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Title: A multi-scale exploration of the relationship between spatial network configuration and housing prices using the hedonic price approach : a Greater London case study
Author: Law, Stephen
ISNI:       0000 0004 7229 0940
Awarding Body: UCL (University College London)
Current Institution: University College London (University of London)
Date of Award: 2018
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Using the hedonic price approach, the prices of heterogeneous goods such as housing can be derived from the sum of the item’s utility-bearing parts. Since its introduction, the approach has become an established real estate method for valuing intangible goods. Despite the well-known impacts of amenity and access on house prices, limited attention has been given to the impacts of the urban built form on property values. This stems partly from the fact that few quantitative methods exist that can provide a thorough understanding of the built environment. Through three interrelated strands of empirical research, this research proposes using spatial configuration methods and the hedonic price approach as an empirical strategy for enhancing the analysis and interpretation of the housing market in the densely populated region of Greater London. The first strand of the argument focuses on the correlation between accessibility and house prices. Existing results show a strong relationship between geographic accessibility , such as Distance to the Central Business District and house prices. There are, however, two problems with this approach. First, geographical measures assume a predetermined employment location; second, is that such measures often fail to consider the network effects on house prices. This study reveals that spatial network centrality and geographical measures are jointly significant in explaining house prices. The second strand of the argument focuses on the relationship between the local area and house prices. In the past, census output areas were used for measuring this relationship. In reality, however, utilising these arbitrary definitions has led to inconsistent results. In contrast, the proposed study takes a Street-based Local Area (St-LA)” approach, which can more accurately captures the subtle differences in the urban environment. In response to the common problem of using census output areas as building blocks for defining housing submarkets, the third strand of this research shows that housing submarkets can be described more accurately using the St-LA approach through the application of a hedonic price model. The results demonstrate that spatial configuration factors are significant when correlated with house prices at different scales. This research links the results of the three areas of investigation in order to provide a more comprehensive understanding of the economic performance of the built form and to encourage planners, decision-makers and developers in using spatial configuration-based methods in planning and design that can lead to more equitable and sustainable policy making.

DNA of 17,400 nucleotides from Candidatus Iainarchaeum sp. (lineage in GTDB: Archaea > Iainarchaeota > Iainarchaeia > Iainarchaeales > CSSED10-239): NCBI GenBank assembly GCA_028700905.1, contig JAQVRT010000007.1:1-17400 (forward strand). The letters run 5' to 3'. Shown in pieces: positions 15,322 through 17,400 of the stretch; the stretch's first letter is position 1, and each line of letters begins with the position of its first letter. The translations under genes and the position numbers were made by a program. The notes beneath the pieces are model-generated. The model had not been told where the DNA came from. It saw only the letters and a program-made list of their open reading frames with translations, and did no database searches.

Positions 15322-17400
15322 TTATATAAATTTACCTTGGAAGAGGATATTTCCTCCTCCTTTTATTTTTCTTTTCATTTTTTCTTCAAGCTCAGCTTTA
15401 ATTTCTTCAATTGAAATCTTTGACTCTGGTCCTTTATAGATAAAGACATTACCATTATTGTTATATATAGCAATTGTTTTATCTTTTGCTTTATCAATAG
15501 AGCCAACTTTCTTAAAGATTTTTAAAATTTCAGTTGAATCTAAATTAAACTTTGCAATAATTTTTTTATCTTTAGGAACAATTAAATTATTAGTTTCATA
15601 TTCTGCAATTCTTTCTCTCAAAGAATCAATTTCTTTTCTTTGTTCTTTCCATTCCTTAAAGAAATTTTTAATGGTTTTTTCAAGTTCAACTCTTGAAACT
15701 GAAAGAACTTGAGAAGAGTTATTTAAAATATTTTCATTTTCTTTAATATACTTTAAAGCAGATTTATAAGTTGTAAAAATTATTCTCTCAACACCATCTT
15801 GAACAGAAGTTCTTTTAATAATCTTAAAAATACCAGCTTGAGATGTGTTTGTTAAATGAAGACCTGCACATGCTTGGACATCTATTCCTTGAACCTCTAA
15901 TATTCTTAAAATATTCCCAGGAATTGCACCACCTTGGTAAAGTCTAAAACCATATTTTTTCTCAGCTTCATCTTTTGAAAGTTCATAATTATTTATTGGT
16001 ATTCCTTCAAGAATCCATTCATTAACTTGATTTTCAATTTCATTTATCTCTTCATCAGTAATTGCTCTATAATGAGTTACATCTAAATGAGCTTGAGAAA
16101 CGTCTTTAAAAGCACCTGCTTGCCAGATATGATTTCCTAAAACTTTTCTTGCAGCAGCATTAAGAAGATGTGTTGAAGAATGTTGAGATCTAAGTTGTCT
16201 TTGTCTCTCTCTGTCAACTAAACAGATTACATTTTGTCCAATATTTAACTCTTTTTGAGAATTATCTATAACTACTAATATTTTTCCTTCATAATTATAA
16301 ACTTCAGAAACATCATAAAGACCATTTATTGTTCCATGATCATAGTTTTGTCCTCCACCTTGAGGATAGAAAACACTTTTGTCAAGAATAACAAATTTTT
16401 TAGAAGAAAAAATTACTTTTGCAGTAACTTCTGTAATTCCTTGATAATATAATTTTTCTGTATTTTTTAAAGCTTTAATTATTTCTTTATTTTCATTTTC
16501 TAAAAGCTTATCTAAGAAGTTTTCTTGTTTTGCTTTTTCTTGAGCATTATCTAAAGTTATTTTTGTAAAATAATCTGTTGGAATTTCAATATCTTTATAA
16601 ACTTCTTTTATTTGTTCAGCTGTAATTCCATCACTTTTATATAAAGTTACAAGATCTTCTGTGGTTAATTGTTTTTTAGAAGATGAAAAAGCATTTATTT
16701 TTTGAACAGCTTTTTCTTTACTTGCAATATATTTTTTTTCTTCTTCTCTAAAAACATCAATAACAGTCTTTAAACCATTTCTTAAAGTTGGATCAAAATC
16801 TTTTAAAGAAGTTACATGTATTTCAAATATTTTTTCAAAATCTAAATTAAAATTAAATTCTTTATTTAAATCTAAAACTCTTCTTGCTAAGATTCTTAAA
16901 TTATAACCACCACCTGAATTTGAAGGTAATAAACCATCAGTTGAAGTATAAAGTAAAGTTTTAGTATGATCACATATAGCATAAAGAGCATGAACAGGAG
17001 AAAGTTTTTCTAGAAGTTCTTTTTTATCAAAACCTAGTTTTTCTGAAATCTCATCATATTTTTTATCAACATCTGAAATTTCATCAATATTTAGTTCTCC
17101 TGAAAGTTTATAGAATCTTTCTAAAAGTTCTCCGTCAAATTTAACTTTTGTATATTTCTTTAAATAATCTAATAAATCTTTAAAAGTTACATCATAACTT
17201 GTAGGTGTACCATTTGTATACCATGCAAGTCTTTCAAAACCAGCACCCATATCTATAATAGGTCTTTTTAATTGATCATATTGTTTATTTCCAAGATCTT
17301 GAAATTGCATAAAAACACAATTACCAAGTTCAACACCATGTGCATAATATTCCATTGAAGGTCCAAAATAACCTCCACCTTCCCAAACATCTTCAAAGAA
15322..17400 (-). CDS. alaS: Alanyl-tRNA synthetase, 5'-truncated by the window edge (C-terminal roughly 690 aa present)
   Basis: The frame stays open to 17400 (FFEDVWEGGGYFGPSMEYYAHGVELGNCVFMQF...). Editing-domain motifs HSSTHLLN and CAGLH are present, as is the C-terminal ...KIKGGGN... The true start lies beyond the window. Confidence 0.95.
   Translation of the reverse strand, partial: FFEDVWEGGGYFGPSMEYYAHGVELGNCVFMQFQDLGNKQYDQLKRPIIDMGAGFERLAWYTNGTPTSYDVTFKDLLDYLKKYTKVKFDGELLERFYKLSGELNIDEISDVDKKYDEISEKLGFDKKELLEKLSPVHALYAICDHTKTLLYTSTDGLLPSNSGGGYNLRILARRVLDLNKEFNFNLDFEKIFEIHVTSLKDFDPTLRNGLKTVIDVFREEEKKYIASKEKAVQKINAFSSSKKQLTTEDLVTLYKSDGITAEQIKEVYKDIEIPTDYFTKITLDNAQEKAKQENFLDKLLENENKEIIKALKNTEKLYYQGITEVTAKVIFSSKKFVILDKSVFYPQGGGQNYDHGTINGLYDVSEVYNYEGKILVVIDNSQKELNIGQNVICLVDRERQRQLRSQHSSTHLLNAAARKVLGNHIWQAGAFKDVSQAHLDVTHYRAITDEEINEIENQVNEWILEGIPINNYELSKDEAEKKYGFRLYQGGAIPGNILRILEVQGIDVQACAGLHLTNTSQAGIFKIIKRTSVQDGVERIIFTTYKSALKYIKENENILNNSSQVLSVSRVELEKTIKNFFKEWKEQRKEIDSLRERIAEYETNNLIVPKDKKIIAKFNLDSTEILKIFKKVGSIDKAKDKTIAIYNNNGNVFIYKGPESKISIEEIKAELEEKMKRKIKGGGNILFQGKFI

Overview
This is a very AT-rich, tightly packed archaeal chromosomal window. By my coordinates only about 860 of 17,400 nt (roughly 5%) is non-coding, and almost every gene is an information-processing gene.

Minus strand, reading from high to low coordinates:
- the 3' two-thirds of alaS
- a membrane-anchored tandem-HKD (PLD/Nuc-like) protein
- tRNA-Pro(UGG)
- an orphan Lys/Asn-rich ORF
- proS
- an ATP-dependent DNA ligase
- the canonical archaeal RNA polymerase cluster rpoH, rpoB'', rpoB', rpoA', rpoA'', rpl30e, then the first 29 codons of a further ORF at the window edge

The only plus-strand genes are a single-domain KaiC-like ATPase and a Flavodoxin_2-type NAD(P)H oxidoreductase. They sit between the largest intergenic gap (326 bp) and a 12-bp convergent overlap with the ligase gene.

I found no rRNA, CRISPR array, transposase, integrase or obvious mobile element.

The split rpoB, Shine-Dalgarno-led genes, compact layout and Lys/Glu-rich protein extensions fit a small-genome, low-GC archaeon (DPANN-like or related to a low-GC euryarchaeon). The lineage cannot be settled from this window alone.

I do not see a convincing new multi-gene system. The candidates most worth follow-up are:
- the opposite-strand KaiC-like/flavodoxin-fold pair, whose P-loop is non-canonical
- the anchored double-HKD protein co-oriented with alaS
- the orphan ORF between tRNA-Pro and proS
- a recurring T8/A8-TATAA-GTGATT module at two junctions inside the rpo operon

Supervisor: Not available Sponsor: Not available
Qualification Name: Thesis (Ph.D.) Qualification Level: Doctoral
EThOS ID:  DOI: Not available